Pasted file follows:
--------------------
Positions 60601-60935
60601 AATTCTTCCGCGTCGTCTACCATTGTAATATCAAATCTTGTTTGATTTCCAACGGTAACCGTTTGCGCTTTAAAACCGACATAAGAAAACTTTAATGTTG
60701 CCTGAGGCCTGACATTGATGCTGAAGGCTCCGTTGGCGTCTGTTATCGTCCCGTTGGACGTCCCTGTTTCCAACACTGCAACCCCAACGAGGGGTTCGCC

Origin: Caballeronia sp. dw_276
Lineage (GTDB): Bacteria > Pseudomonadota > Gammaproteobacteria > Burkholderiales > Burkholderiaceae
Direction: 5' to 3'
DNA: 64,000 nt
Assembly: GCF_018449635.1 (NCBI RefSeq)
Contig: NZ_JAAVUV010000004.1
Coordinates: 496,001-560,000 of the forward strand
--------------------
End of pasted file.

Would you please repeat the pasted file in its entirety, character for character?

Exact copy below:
Positions 60601-60935
60601 AATTCTTCCGCGTCGTCTACCATTGTAATATCAAATCTTGTTTGATTTCCAACGGTAACCGTTTGCGCTTTAAAACCGACATAAGAAAACTTTAATGTTG
60701 CCTGAGGCCTGACATTGATGCTGAAGGCTCCGTTGGCGTCTGTTATCGTCCCGTTGGACGTCCCTGTTTCCAACACTGCAACCCCAACGAGGGGTTCGCC

Origin: Caballeronia sp. dw_276
Lineage (GTDB): Bacteria > Pseudomonadota > Gammaproteobacteria > Burkholderiales > Burkholderiaceae
Direction: 5' to 3'
DNA: 64,000 nt
Assembly: GCF_018449635.1 (NCBI RefSeq)
Contig: NZ_JAAVUV010000004.1
Coordinates: 496,001-560,000 of the forward strand